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The Consequences of Failure to Follow Prescribed Treatment

November 7, 2014

If you are currently in the process of a Social Security disability claim, you probably understand how important it is to receive medical treatment and generate medical records for disability adjudicators to review. However, the truth is what is contained within those records is what’s really important.
According to SSR-82-59, the failure to follow treatment prescribed to you by your doctor could result in the prevention of benefits being payable to you, or cessation of benefits should you already be receiving them. The ruling states:
“Individuals with a disabling impairment which is amenable to treatment that could be expected to restore their ability to work must follow the prescribed treatment to be found under a disability, unless there is justifiable cause for the failure to follow such treatment.”
In order to identify a failure to follow treatment, all of the following conditions must exist:
1.       The evidence establishes  that the individual’s impairment precludes engaging in any substantial gainful activity (SGA) or, in the case of a disabled widow(er) that the impairment meets or equals the Listing of Impairments in Appendix 1 of Regulations No. 4 Subpart P; and
2.       The impairment has lasted or is expected to last for 12 continuous months from onset of disability or is expected to result in death; and
3.       Treatment which is clearly expected to restore capacity to engage in any SGA (or gainful activity, as appropriate) has been prescribed by a treating source, and
4.       The evidence of record discloses that there has been a refusal to follow prescribed treatment.
Once the “failure” is identified, SSA must then determine whether or not the failure is justifiable.
First, SSA must determine if the prescribed treatment was recommended by a physician who is actually attending to the claimant’s medical needs. In other words, this person cannot be a consultative examiner seen on one occasion. Hospitals, clinics or other medical facilities where the claimant goes for medical care are also considered treating sources.
Next, SSA must consider whether or not the prescribed treatment is expected to restore the claimant’s ability to go back to work. If it is not, then the issue of failure to follow prescribed treatment is dropped. However, if a treatment exists that SSA believes may restore the claimant’s ability to go back to work, but said treatment has not been prescribed by a treating source, SSA may refer that individual to Vocational Rehabilitation Services.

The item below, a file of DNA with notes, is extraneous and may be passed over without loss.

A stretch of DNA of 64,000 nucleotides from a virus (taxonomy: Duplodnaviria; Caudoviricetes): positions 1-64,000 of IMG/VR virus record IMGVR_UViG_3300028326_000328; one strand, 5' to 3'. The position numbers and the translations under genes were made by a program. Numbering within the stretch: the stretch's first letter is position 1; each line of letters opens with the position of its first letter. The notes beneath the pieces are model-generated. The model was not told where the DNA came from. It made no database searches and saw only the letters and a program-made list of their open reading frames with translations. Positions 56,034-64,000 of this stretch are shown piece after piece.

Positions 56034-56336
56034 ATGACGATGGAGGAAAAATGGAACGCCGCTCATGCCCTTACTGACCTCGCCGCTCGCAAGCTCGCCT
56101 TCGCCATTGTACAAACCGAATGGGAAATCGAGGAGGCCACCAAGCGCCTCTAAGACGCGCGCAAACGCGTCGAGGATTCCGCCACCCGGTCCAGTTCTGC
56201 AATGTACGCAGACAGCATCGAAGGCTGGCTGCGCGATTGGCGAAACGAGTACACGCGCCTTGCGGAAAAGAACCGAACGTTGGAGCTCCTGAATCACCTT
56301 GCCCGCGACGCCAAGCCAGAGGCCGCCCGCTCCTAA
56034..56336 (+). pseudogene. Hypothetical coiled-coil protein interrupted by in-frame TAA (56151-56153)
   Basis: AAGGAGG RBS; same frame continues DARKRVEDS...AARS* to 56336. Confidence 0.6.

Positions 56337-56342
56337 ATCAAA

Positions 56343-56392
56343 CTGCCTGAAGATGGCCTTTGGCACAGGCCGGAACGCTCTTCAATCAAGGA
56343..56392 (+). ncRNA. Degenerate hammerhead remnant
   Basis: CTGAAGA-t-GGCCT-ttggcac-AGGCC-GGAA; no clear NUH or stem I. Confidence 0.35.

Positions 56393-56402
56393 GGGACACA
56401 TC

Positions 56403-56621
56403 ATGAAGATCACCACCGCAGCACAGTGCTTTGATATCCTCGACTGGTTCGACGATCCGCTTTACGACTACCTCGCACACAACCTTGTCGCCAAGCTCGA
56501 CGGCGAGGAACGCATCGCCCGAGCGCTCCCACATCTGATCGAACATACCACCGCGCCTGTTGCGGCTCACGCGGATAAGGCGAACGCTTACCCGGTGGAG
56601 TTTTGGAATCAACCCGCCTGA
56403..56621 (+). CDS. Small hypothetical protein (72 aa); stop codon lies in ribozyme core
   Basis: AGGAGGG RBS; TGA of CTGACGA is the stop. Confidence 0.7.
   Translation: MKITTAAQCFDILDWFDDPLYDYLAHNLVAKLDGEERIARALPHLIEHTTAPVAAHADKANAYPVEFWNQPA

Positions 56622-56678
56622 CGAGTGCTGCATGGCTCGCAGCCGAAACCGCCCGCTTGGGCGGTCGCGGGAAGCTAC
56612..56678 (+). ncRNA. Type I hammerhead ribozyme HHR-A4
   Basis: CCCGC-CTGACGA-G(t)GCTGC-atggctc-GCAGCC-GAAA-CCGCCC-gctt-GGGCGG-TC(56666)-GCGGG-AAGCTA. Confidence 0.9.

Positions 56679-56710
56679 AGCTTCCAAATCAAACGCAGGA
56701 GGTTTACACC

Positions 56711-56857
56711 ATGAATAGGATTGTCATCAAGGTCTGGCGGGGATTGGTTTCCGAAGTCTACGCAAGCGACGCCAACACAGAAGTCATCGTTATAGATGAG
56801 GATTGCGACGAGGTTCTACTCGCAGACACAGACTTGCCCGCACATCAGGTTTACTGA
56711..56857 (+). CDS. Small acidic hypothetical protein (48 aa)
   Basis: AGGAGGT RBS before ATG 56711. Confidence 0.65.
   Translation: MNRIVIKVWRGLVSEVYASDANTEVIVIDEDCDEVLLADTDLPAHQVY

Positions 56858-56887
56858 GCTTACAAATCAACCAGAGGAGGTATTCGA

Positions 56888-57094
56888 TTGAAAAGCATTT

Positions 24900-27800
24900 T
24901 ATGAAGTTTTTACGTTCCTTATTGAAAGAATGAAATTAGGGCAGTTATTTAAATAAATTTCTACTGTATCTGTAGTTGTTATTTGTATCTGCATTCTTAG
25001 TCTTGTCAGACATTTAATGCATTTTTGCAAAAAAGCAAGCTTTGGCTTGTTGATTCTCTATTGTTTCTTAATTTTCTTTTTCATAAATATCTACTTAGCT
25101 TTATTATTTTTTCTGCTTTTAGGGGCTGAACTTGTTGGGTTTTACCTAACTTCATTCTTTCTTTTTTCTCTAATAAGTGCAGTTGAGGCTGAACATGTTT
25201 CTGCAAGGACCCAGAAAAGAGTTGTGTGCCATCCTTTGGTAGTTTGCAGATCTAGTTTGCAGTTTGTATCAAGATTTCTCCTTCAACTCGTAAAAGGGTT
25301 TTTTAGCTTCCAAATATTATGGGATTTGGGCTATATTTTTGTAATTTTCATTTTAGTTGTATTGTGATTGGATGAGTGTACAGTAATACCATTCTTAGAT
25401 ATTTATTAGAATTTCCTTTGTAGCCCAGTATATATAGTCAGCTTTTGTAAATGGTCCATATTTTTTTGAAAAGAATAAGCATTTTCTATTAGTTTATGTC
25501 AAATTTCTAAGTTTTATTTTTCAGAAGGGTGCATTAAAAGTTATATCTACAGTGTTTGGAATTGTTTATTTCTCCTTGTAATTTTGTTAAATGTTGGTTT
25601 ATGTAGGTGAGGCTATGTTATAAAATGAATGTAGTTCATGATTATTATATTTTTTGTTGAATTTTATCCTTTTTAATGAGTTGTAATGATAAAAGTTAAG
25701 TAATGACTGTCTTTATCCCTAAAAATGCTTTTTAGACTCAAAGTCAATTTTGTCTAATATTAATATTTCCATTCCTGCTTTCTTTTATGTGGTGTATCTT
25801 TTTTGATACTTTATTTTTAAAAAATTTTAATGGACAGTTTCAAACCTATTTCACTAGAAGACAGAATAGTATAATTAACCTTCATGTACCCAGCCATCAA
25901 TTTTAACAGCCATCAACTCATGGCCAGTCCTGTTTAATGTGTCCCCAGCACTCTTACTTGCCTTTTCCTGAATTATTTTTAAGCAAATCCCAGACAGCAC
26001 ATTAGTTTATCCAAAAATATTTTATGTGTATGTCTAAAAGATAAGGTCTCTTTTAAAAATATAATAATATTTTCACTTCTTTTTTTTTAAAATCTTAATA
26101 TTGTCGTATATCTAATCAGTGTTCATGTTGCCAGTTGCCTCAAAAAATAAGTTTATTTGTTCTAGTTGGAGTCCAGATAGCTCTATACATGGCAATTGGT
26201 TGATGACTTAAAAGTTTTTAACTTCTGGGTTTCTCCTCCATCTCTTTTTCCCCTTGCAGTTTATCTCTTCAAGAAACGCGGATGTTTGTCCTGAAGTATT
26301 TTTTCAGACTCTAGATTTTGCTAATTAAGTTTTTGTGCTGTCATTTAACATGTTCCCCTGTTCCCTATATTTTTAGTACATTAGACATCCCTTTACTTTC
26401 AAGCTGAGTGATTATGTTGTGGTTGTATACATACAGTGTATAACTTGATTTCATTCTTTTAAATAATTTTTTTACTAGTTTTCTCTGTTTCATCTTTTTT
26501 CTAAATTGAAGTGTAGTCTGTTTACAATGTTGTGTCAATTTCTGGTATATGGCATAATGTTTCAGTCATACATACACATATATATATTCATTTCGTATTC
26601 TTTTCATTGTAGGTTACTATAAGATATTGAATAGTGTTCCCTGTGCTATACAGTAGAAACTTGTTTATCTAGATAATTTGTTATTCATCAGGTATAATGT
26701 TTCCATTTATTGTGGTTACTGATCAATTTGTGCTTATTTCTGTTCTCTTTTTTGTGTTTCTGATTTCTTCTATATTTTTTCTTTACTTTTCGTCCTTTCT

Once the issue of failure to follow prescribed treatment is identified, the claimant is then allowed an opportunity to explain the failure. The claimant should be asked if he or she understands the implications of the treatment prescribed, as well as the implications of failure to do so. The claimant should also be made aware by SSA the reason for this questioning and the possible consequences. 
Of course, a claimant could have very good reasons for not following prescribed treatment. Some justifiable reasons identified by SSA are as follows:
          Acceptance of prescribed treatment would be contrary to the teachings and tenets of the claimant’s religion.
          Cataract extraction for one eye is prescribed but the loss of visual efficiency in the other eye is severe and cannot be corrected through treatment.
          Intense and unrelenting fear of surgery. However, SSA may require this be documented by the treating source who recommended the surgery.
          The individual is unable to afford prescribed treatment which he or she is willing to accept, but for which free community resources are unavailable.
          Any duly licensed treating medical source who has treated the claimant advises against the treatment prescribed for the currently disabling condition.
          The claimant is presently unable to work because of a condition for which major surgery was performed with unsuccessful results, and additional major surgery is prescribed for the same impairment.
          The treatment carries a high degree of risk because of the enormity or unusual nature of the procedure.
          The treatment recommended involves amputation of an extremity.
The issue of failure to follow prescribed treatment is a complicated yet important one. Our blog covered only a few very important points. If you are in a position where you feel you might be under this type of scrutiny, it is advisable to seek the counsel of a disability attorney. 

Source: http://www.socialsecurity.gov/OP_Home/rulings/di/02/SSR82-59-di-02.html

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